Monday, October 31, 2011

Hymn for Vespers of CTK, EF

This hymn is not from the Mundelein Psalter, surprisingly enough. Yesterday (for the first time alone) I prayed the Office from a 1965 breviary, which did soooooooooo much to help the personal spirituality frustration about the divergence of calendars! It's translated as prose, but that doesn't make the hymn any less lovely:

We acknowlege You, Christ, to be Lord of the ages, King of the nations and only master of man's soul and heart.

The wicked mom screams out, "We don't want Christ as king," while we, with shouts of joy, hail You as the world's supreme King.

Christ, peace-bringing Prince, subject rebellious souls to Your rule, and in Your love lead back to the one fold those that have strayed from it.

For this, with arms outstretched, You hung, bleeding, on the Cross, and the cruel spear that pierced You, showed man a heart burning with love.

For this, You are hidden on our altars under the form of bread and wine, and pour out on Your children from Your pierced side the grace of salvation.

May the rulers of the world publicly honor and extol You; may teachers and judges reverence You, may the laws express Your order and the arts reflect Your beauty.

May kings find renown in their submission and dedication to You. Bring under Your gentle rule our country and our homes.

Glory be to You, Jesus, supreme over all secular authorities; and glory be to the Father and the loving Spirit, through endless ages. Amen.

Wednesday, October 26, 2011

Book Review (sort of): The Ottaviani Intervention

Long before I ever conceived of entering graduate studies in liturgy, there was a small study group in college. Among the first important names that came up during this study group was The Ottaviani Intervention. This essay, it was explained to us, was written and sponsored by some cardinals shortly after the Council, and it really iterated all the major things that were “wrong” about the novus ordo, those elements that were dramatically changed to the detriment of the Catholic faith – an example being the mention of the Parousia, of Christ's Second Coming, in the embolism of the Our Father, thereby speaking of the future presence of Christ after He had just been made present in the Sacrament of the Altar.
After obtaining the book at a used theology book sale, it was with heavy heart and high expectations that I opened it to read this groundbreaking report.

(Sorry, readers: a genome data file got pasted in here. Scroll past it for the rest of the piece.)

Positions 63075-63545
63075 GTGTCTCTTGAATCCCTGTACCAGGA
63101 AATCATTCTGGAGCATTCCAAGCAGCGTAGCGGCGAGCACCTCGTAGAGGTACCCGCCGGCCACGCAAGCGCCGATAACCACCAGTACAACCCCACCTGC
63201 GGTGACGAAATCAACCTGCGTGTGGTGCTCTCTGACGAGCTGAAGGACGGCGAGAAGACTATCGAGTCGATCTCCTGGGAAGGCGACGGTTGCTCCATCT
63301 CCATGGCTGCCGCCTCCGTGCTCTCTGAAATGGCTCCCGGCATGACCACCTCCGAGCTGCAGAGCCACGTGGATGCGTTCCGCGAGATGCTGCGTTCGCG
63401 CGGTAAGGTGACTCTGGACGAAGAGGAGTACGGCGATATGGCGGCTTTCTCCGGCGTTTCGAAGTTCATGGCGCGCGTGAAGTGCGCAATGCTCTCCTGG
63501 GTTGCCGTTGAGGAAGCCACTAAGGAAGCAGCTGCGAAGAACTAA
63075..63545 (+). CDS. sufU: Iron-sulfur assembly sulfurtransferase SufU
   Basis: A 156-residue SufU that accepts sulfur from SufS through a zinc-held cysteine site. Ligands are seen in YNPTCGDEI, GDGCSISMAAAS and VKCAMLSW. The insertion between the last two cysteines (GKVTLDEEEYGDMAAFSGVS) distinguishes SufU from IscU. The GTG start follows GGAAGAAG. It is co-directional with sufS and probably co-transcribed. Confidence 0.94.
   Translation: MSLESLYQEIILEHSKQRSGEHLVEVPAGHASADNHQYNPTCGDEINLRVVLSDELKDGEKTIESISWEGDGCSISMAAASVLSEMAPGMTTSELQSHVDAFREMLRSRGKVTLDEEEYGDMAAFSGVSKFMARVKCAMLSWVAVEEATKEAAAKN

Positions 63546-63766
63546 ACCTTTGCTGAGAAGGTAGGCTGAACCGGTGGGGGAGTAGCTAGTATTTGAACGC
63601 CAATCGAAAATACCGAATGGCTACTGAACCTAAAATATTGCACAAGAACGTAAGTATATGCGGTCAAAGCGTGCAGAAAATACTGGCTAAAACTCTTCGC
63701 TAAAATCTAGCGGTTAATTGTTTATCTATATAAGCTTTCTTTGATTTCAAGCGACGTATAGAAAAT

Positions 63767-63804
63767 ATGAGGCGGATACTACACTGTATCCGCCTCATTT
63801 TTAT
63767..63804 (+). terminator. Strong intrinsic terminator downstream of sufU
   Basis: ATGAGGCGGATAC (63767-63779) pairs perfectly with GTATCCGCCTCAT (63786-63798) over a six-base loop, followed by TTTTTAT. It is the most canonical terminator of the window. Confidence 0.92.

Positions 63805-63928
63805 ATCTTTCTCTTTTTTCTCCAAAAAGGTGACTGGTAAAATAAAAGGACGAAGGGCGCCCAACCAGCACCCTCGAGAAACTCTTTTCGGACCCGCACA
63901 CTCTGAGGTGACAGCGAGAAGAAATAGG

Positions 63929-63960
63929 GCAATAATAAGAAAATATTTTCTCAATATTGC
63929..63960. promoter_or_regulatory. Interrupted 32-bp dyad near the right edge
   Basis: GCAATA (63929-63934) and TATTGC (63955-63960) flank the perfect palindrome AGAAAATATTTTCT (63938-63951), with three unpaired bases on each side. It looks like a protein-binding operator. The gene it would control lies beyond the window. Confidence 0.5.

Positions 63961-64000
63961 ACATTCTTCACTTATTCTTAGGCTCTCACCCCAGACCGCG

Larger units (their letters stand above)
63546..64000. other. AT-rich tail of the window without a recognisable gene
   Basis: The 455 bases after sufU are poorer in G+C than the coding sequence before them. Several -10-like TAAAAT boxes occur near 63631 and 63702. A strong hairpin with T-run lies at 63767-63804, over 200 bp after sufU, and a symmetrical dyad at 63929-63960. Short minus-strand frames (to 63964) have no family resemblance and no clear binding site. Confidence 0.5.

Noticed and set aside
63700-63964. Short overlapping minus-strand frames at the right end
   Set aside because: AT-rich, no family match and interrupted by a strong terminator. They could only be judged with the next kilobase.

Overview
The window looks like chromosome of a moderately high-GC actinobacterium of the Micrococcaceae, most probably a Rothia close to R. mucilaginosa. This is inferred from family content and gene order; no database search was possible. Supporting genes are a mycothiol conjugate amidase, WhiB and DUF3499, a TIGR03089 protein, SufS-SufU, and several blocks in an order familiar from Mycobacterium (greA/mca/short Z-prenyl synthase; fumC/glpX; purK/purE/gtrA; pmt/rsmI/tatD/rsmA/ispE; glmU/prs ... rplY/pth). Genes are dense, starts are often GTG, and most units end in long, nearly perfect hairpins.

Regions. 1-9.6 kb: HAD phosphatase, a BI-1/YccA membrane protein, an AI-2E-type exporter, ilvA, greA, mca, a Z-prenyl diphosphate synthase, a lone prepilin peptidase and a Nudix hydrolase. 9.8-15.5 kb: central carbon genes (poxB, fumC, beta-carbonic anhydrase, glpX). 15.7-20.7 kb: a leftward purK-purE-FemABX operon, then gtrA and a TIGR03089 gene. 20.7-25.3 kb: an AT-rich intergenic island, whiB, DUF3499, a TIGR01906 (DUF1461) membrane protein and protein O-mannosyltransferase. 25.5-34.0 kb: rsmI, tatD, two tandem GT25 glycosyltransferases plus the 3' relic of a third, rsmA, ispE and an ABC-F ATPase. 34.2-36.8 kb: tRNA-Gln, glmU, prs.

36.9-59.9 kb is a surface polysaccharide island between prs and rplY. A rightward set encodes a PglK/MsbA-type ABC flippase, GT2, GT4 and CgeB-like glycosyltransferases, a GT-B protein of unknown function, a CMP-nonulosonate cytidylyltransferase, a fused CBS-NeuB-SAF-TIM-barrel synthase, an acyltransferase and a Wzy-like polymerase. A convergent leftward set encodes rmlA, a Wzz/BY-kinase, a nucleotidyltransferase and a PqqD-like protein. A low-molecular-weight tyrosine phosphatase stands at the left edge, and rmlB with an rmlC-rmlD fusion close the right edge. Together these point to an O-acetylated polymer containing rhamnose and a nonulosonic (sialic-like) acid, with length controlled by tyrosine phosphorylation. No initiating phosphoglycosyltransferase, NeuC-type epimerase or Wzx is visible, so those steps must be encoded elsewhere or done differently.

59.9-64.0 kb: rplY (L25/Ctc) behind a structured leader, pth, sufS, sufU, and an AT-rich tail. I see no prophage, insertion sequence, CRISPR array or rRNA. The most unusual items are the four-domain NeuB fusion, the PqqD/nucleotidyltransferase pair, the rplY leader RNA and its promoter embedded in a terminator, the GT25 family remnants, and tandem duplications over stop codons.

Maybe my senses have been dulled by the “multicultural” liturgy that was forced upon me at the FDLC conference last week, but the Ottaviani Intervention didn't shock me. In fact, I thought its authors were overreacting in quite a number of places. I must be less traditional than I'd thought.

Some of the accusations that didn't surprise me were probably very potent ones in their day, but have lost much of their fire through repetition. I really don't get excited anymore that the notion of sacrifice was completely excised from the offertory rite. The special effects in Star Wars (the original trilogy, of course!) were groundbreaking in their day, but when I watch them now, they're old hat at best. Doesn't make them less true, but explains my lack of response.

Other issues that I dismissed have been nuanced over time and corrected with translation. We are on the third typical edition of the Missal of Paul VI (i.e., it's been revised twice since 1969).

There was some hair-splitting and stretching, of course. Apparently, by having the priest say, “Do this in memory of me” rather than “As often as ye shall do these things, in memory of me shall ye do them,” the Church has caused people to lose focus on the sacramental action being re-presented, and instead think of the Eucharist as a commemoration. I understand that it's a big deal to change any text in the canon, but this comes from the very next verse in Scripture and means so nearly the same thing...

Then there are the overstatements. Most of these had to do with the novus ordo being Protestant in theology. As much as I am usually wildly entertained by inflammatory statements about Protestants made by Catholics trying to preserve Catholic identity (favorite: Ralph Adams Cram!), the statements in the Ottaviani Intervention – in addition to being vaguer and much less witty – just strike me as untrue, at least judging by today's variety of Protestants.